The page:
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Meaning of “this” in the English Dictionary

"this" in British English

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thisdeterminer, pronoun

uk   /ðɪs/  us   /ðɪs/ (plural these )
A1 used for a person, object, idea, etc. to show which one is referred to: Can you sign this form here for me? These books are too heavy for me to carry.informal We met this girl (= the girl I am going to tell you about) in the hotel. This is the one I want. What's this? Is this what you're looking for? What's this I hear about you moving to Scotland?
this is ...
used when you introduce someone to someone else: Harry, this is Joan.
by this time (also before this)
already: I thought you'd be done by this time.

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thisadverb

uk   /ðɪs/  us   /ðɪs/
C1 as much as shown or to a particular degree: It was only about this high off the ground. She has never been this late for school before.

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(Definition of this from the Cambridge Advanced Learner’s Dictionary & Thesaurus © Cambridge University Press)

"this" in American English

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thisadjective, pronoun

 us   /ðɪs/ (plural these  /ðiz/ )
  • this adjective, pronoun (THING REFERRED TO)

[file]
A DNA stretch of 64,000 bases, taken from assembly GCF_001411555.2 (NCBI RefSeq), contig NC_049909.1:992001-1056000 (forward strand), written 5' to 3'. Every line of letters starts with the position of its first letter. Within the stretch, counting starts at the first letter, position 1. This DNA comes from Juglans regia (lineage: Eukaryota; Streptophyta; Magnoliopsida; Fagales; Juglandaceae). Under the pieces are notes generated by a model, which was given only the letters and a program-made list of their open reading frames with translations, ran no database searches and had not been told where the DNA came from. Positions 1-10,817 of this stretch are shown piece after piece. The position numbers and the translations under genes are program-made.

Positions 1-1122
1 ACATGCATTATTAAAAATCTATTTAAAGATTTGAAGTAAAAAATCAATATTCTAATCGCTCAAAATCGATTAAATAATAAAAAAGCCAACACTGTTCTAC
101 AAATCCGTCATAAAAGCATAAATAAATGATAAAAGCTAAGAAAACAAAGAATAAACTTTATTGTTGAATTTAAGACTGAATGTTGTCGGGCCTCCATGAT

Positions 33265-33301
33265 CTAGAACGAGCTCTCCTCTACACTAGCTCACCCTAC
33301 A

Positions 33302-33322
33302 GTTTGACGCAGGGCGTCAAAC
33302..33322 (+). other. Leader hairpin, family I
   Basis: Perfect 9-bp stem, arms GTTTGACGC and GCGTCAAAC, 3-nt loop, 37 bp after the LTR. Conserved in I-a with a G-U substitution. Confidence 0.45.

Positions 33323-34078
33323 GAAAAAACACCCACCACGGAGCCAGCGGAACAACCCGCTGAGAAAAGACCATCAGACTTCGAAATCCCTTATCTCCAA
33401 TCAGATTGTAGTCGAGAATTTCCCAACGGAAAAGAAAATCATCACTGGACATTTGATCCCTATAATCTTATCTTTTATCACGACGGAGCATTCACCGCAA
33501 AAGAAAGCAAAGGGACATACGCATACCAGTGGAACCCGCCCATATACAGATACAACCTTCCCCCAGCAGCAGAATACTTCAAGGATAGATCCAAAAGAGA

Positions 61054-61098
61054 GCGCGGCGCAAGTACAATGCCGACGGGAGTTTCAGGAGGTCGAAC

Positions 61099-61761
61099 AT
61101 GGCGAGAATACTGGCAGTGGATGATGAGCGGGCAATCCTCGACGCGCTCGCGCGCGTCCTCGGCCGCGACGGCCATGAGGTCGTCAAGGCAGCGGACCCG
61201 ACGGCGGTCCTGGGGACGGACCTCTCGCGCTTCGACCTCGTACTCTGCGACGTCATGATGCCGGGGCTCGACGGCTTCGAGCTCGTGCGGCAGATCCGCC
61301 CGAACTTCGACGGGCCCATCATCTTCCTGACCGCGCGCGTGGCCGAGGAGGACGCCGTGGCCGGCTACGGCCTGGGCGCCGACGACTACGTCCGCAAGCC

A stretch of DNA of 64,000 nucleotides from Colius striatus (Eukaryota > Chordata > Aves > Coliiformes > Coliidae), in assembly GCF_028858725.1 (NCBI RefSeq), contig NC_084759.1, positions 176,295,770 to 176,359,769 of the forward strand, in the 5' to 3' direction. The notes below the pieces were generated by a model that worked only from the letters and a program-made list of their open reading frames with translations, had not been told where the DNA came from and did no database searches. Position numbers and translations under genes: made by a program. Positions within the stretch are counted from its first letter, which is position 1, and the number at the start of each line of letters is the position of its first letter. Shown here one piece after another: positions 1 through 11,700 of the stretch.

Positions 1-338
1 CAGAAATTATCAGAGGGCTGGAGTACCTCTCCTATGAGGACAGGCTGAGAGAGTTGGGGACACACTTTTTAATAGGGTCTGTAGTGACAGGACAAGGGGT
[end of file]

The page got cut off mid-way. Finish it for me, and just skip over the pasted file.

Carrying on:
used for a person, object, or thing to show which one is referred to or has been referred to before: This book is mine – yours is over there. Try on these sunglasses to see how you look in them. If you wear the scarf like this, it will look better. infml So I said to this guy, "Do I know you?"
This also refers to something that is nearest to the speaker in time and sometimes in space: I’ve got to see the doctor again this Thursday. By this time tomorrow, I’ll be in Paris.
this is
People say this is to introduce someone: Harry, this is Joan.
this minute (also this second)
This minute or this second means now: It doesn’t have to be done this minute, but it should be done before lunch.

thisadverb [not gradable]

 us   /ðɪs/
as much as shown, or to a particular degree: Can you jump this high? She’s never been this late before.
(Definition of this from the Cambridge Academic Content Dictionary © Cambridge University Press)
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“this” in British English

A blazing row: words and phrases for arguing and arguments
A blazing row: words and phrases for arguing and arguments
by ,
May 04, 2016
by Kate Woodford We can’t always focus on the positive! This week, we’re looking at the language that is used to refer to arguing and arguments, and the differences in meaning between the various words and phrases. There are several words that suggest that people are arguing about something that is not important. (As you might

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